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Flywheel Energy Storage for Automotive Applications
Uppsala University, Disciplinary Domain of Science and Technology, Technology, Department of Engineering Sciences, Electricity. (Elektrisk Energilagring)ORCID iD: 0000-0002-5736-5700
Uppsala University, Disciplinary Domain of Science and Technology, Technology, Department of Engineering Sciences, Electricity.ORCID iD: 0000-0002-4350-5194
Uppsala University, Disciplinary Domain of Science and Technology, Technology, Department of Engineering Sciences, Electricity.
Uppsala University, Disciplinary Domain of Science and Technology, Technology, Department of Engineering Sciences, Electricity.
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2015 (English)In: Energies, ISSN 1996-1073, E-ISSN 1996-1073, Vol. 8, no 10, 10636-10663 p.Article, review/survey (Refereed) Published
Abstract [en]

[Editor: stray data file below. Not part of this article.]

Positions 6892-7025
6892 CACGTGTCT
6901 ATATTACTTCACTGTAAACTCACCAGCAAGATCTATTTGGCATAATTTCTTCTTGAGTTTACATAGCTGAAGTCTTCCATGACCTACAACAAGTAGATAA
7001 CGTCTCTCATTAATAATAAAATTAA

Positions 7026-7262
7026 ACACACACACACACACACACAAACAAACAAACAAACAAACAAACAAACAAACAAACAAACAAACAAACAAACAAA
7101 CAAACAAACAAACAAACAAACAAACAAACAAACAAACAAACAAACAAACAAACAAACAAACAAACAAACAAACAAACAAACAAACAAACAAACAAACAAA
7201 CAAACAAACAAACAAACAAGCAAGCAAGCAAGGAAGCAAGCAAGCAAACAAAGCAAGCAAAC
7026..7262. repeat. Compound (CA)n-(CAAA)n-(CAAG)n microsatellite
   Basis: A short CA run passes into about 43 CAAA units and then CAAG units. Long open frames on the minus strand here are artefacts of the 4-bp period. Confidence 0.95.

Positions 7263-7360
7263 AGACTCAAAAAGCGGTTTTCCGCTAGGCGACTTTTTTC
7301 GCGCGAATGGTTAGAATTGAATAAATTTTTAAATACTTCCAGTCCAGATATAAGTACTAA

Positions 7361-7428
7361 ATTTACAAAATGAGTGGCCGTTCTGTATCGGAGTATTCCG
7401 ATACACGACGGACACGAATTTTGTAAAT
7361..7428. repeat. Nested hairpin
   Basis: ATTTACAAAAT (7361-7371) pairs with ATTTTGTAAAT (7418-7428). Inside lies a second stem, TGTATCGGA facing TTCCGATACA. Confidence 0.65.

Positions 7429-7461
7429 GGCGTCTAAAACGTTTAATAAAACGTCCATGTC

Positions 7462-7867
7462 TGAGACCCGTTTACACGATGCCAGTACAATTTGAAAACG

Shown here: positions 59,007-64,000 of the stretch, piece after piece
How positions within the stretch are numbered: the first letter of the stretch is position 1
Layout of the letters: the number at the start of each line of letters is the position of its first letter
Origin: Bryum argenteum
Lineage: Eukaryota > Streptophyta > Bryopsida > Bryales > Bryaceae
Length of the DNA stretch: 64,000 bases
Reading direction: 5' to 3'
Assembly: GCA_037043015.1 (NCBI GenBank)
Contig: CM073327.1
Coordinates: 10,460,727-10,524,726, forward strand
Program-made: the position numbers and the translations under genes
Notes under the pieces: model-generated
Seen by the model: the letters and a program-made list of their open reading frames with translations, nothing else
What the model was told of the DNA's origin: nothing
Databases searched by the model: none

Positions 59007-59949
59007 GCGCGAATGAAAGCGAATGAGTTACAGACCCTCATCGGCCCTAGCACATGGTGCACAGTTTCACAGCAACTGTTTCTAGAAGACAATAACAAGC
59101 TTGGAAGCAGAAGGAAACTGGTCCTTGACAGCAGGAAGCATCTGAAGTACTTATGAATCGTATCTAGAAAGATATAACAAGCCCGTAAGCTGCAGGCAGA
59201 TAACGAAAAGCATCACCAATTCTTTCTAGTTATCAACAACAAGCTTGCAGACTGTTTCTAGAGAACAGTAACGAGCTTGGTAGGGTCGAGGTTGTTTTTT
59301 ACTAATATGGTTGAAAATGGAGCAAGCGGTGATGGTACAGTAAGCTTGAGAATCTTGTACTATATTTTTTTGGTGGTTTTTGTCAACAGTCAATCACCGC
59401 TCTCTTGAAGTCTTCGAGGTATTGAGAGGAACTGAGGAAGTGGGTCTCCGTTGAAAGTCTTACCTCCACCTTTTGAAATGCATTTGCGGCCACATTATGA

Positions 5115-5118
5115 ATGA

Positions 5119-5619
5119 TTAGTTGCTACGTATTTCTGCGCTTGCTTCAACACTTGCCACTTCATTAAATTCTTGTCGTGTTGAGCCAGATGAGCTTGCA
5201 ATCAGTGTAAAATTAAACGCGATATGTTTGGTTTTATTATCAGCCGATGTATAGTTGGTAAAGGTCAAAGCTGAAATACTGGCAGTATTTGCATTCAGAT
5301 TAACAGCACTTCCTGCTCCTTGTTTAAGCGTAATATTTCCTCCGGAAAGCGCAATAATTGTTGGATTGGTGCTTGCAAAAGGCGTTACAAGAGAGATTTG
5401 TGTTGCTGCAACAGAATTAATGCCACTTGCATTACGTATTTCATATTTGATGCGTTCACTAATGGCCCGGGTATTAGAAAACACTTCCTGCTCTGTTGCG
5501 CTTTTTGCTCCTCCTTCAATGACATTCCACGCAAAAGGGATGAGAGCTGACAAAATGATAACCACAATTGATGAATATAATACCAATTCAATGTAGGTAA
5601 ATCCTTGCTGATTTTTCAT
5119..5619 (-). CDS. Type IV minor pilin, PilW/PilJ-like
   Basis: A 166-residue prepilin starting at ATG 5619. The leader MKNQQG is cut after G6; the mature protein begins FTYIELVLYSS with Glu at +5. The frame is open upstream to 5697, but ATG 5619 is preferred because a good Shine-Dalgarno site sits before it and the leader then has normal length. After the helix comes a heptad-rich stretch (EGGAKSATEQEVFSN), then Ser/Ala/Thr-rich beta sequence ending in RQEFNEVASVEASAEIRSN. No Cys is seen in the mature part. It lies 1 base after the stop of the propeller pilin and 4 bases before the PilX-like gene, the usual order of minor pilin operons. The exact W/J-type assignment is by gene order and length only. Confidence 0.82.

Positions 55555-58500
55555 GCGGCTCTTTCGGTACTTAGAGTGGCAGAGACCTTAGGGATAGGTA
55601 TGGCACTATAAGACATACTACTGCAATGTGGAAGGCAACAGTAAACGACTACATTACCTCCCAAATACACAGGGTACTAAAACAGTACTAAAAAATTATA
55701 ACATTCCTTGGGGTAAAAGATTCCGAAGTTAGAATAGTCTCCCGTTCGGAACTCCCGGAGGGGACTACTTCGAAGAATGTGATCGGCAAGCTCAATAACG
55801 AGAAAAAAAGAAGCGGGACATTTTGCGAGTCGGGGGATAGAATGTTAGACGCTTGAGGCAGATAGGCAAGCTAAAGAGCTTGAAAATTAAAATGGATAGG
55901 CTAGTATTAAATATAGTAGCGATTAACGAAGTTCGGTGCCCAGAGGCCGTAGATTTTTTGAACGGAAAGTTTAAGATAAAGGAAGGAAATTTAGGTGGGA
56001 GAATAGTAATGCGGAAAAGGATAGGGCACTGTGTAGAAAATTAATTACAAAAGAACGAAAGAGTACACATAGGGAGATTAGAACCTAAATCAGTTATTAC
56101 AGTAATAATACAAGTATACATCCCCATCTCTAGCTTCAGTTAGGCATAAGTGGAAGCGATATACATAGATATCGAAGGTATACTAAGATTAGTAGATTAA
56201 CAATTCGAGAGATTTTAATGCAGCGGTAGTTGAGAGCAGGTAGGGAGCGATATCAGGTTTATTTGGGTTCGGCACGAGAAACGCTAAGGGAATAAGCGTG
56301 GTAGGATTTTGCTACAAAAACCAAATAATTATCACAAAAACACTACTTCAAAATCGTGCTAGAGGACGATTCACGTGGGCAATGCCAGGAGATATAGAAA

A review of flywheel energy storage technology was made, with a special focus on the progress in automotive applications. We found that there are at least 26 university research groups and 27 companies contributing to flywheel technology development. Flywheels are seen to excel in high-power applications, placing them closer in functionality to supercapacitors than to batteries. Examples of flywheels optimized for vehicular applications were found with a specific power of 5.5 kW/kg and a specific energy of 3.5 Wh/kg. Another flywheel system had 3.15 kW/kg and 6.4 Wh/kg, which can be compared to a state-of-the-art supercapacitor vehicular system with 1.7 kW/kg and 2.3 Wh/kg, respectively. Flywheel energy storage is reaching maturity, with 500 flywheel power buffer systems being deployed for London buses (resulting in fuel savings of over 20%), 400 flywheels in operation for grid frequency regulation and many hundreds more installed for uninterruptible power supply (UPS) applications. The industry estimates the mass-production cost of a specific consumer-car flywheel system to be 2000 USD. For regular cars, this system has been shown to save 35% fuel in the U.S. Federal Test Procedure (FTP) drive cycle.